Find the full session here.

OCT. 22: Providing professional development to your staff and strategies to help your colleagues

Teacher and district professional development is a critical part of school operations. How have school leaders been providing professional development in a virtual environment and finding ways to improve the ways professional development is delivered now and in the future? In this session, Dr. Randal Lutz, superintendent of Baldwin-Whitehall School District in Pittsburgh, spoke about the opportunity to create lasting and meaningful change.

“In our district,” he told the audience, “we’ve been talking about not just getting back to normal, but getting back to better.” In response, Dr. Baron Davis, superintendent of Richland School District #2 in Columbia, S.C., said “I couldn’t agree with you more.”

In his district, they pivoted quickly last spring to create a professional development series focusing on e-learning instruction. They asked questions like “How do you set the purpose and build engagement in a synchronous learning environment?” Schools in Lutz’s district have now built-in extra time each week for teacher professional development, along with the time teachers need for planning and interaction with students. They’ve also seen many teachers collaborating and sharing skills with one another.

Find the full session here.

OCT. 29: How curriculum is changing in schools and essential literacies we should be teaching students K-12

COVID-19 has made school leaders rethink the essential literacies students need. How are they reimagining K-12 curriculum to prepare students for their future?

“Curriculum really does need to be collaborative,” said Dr. Mary Catherine Reljac, superintendent of Fox Chapel Area School District in Pittsburgh. When curriculum focuses on collaboration between adults and children, she said, “all of us are a little bit smarter as a result.”

It’s also vital that curriculum be meaningful to students: “When we are giving students authentic tasks that are worthy of their time, it really means something in a curricular cycle,” Reljac said.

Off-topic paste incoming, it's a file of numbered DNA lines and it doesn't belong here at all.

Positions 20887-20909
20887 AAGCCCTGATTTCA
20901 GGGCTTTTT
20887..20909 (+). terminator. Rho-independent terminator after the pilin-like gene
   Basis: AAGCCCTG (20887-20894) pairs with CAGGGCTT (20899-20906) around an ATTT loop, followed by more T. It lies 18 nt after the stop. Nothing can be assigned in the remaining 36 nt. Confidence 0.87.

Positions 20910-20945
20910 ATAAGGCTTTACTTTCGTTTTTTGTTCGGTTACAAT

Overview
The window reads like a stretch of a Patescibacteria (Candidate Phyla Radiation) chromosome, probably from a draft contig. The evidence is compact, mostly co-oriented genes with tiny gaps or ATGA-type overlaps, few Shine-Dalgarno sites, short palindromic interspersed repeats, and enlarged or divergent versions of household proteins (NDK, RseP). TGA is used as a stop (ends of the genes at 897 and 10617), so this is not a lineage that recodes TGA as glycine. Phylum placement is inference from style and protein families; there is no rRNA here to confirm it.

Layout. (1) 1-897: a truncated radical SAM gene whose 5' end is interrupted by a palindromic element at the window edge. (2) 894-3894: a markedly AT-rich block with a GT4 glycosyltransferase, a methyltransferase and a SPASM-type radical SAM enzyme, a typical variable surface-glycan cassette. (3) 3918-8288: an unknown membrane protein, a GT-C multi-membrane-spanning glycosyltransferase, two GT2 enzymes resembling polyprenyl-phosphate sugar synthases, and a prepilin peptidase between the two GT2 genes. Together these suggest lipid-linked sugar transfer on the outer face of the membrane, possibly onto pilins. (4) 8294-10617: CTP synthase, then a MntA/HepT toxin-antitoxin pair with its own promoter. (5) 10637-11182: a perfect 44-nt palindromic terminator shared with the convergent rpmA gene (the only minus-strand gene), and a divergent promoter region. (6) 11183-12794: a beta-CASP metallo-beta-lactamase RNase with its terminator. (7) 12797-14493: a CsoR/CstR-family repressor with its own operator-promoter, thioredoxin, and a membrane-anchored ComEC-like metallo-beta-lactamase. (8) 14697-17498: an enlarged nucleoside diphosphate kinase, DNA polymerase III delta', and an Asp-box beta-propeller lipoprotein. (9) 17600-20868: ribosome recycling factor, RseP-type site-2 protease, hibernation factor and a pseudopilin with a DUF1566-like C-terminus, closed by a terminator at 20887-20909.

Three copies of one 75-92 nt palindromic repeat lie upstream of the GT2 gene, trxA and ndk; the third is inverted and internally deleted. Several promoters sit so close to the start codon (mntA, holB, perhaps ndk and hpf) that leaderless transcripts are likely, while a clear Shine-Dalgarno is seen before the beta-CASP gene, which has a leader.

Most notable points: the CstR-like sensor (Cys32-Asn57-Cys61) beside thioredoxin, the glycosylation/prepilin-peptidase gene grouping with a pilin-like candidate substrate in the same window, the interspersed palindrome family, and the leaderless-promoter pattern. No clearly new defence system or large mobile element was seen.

Dr. David Miyashiro, Cajon Valley Union School District in El Cajon, California, reinforced that notion of making learning meaningful to students’ lives and giving students a true voice in their own learning. At his school, where students host their own annual TedX conference, Miyashiro told the audience that curriculum is built with this quote from John Adams in mind: “There are two educations. One should teach us how to make a living and the other how to live.”

Find the full session here.

NOV. 5: How learning will look in the future and how this experience will impact how schools educate students 

The school experience for students, teachers, families and caregivers has changed dramatically in the past nine months. In this final session, Digital Promise executive director Kimberly Smith and Dennis Henderson, deputy CEO of Manchester Academic Charter School in Pittsburgh spoke about the remarkable innovation they’ve been seeing from teachers and the enthusiastic support those teachers have gotten from administrators.

Among the most exciting innovations: Digital learning gives students access to educators beyond their geographic area.

Children can “truly connect beyond the walls of their school,” Henderson told the audience. “To say that a year ago, it would have sounded totally radical. But the truth is that this can happen right now. We can really meet the needs of students and they can identify educators that resonate with them.” Smith agreed: “Districts are evolving their models for reaching students and families,” she said. “The future is here. We’re living it.”

Find the full session here.

Through these five seminars and the many conversations they sparked, Rocco said, “the Transform for Tomorrow Series exemplified the mission of the Grable Foundation, which is to improve the lives of children/. We provided an opportunity for educators to learn and grow from great local and national leaders about how they are managing operations of schools during COVID 19.  What these educators shared will have a positive impact on children in schools around the country.”

This article is part of a series for Tomorrow, powered by Remake Learning. Tomorrow explores – through virtual events, grantmaking and extensive storytelling – what we can do today to make tomorrow a more promising place for all learners. Have something to add? Share your hopes for today’s young people using #RemakeTomorrow and tagging @RemakeLearning.